Sure, your jump rope seems harmless. So why does the NEISS say this exercise device constitutes 5% of equipment-based ER visits for men and 10% for women? Calf cramps and shin splints. And you can really hurt yourself if the rope hits the back of the head.
Next: This equipment is the focus of many boutique gyms.
4. Stationary bike
- 10% of equipment-related ER visits
- Injures the upper torso, knees, and hips
This popular gym machine can give you a good lower body workout, but it can also badly hurt you. Livestrong reports improper form can cause you to develop debilitating knee, hip, and back injuries.
Next: This machine is as dangerous as it looks.
3. General exercise machine
- 11% of equipment-related ER visits
- Injures the joints and back
Many exercise-related machines look like torture devices. The restrictive nature of this equipment can put your back and knees at a great disadvantage and lock your shoulders and elbows into weird positions. Many people use them improperly, resulting in nasty injuries.
Next: Before you lace up those boots…
- 14.3% of workout-related ER visits
- Injures limbs, especially wrists and ankles
Your hiking boots may not exactly be “gym equipment,” however hiking is an accident-prone workout. From sprained ankles and broken wrists to dehydration, the activity must be approached with knowledge and foresight. Make sure to invest in supportive hiking shoes.
Next: This is the gym equipment with the highest injury rate
- 36% of equipment-related ER visits
- Injures the lower torso, arms, legs, and head
It’s probably the most well-recognized exercise on the planet. But it’s also the most dangerous. According to the NEISS’s findings, the treadmill accounts for 35.6% of gym-related visits to the emergency room. As EllipticalReviews.com summarizes, “More than 1 in 3 workout-related ER visits in 2016 with and without equipment involved running and treadmills.”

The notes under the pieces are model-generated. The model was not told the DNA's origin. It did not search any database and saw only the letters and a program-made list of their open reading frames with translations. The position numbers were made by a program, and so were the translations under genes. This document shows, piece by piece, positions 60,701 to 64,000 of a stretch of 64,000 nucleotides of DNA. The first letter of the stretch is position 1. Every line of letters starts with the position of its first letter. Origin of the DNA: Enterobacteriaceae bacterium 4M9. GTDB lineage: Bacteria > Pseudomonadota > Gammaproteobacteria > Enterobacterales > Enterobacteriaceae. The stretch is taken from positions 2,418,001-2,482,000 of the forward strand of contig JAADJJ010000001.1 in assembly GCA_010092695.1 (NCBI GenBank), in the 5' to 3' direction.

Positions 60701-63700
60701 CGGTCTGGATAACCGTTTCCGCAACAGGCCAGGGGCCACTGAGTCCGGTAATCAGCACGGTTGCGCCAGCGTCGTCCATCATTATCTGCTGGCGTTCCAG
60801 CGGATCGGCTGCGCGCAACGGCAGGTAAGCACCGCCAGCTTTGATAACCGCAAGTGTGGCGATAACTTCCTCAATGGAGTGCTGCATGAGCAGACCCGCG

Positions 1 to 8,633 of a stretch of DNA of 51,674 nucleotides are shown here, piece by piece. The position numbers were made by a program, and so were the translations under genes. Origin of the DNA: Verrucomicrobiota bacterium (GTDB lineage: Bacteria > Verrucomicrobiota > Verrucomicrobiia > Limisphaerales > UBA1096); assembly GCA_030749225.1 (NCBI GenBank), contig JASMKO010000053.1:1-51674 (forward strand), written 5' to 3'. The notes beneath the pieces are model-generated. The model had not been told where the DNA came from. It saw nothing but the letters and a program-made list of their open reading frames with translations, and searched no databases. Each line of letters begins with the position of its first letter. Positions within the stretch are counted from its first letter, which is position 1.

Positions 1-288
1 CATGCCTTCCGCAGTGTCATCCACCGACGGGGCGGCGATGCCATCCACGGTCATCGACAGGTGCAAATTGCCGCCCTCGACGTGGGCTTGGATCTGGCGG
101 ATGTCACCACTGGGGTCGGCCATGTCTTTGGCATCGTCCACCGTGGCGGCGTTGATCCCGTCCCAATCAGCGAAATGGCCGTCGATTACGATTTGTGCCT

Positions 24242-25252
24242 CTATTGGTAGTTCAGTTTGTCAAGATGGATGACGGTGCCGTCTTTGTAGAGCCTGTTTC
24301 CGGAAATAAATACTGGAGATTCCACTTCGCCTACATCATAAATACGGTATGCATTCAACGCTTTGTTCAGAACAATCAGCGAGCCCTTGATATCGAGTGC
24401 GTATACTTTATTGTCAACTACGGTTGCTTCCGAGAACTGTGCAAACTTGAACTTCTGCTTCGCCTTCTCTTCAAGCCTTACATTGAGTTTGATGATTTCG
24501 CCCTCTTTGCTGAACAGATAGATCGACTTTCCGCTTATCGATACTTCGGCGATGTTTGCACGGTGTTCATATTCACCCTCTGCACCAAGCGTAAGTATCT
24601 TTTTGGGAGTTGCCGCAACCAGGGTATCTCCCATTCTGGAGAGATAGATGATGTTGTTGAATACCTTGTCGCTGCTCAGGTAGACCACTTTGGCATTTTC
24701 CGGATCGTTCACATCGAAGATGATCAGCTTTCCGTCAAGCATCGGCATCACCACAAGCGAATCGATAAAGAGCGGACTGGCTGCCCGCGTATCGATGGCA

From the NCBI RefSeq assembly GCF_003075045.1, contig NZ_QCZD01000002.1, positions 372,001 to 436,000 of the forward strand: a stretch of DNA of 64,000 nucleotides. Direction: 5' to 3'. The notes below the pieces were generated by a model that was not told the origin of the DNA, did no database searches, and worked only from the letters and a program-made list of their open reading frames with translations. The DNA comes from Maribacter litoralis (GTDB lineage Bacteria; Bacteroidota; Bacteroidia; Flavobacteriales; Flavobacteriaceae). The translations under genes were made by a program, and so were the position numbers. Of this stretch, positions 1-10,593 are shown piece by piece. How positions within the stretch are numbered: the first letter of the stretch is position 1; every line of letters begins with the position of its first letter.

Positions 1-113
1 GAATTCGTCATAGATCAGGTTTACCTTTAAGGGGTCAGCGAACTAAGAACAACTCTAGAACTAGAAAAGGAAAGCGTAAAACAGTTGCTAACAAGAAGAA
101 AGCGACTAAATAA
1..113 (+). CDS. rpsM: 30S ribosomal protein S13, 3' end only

Next: You need to be careful about these pieces of gym equipment, too.
1. Rowing machine
Other pieces of gym equipment can cause injury, too.
When it comes to the rowing machine, form is everything. When used properly, it can give you one of the most comprehensive upper body workouts. But with improper form, you set yourself up for low back pain, knee and joint problems, and even stress fractures on your ribs.
Next: This equipment can end up punching YOU.
2. Punching bag
As Livestrong tells us, training with a heavy punching bag puts pressure on the bones from your fingers up into your shoulders and can manifest into injuries with constant repetition. Your lower body is also at risk; the NEISS information says knee injuries are the most common ailment connected to gym-related ER visits.
Next: Ring the bells — but do it the right way.
If you lose your grip while swinging a kettlebell, someone may get hurt. Improper form can result in the kettlebell coming loose in the air, dropping on your head, and warranting a doctor’s visit.
Next: One of the most misused machines around also causes significant injury.
4. Pull-down machine
The Cheat Sheet has targeted this misused gym machine before. When used improperly — pulling the bar behind your neck instead of in front of your face — it can leave you in major pain. “The lat pull-down places a lot of stress on the anterior joint capsule of the shoulder, and can eventually lead to impingement or even rotator cuff tears,” therapist Jessica Malpelli tells DailyBurn.
Next: A surprisingly dangerous contraption!
5. The scale
We know what you’re thinking. This isn’t a piece of gym equipment! However, you will always find a couple scales at the gym. And those devices can do some damage! Scale-related ER visits are more common among Baby Boomers (17% of injuries) and the Silent Generation (60%), with most injuries coming in the form of lacerations to the head or fractures.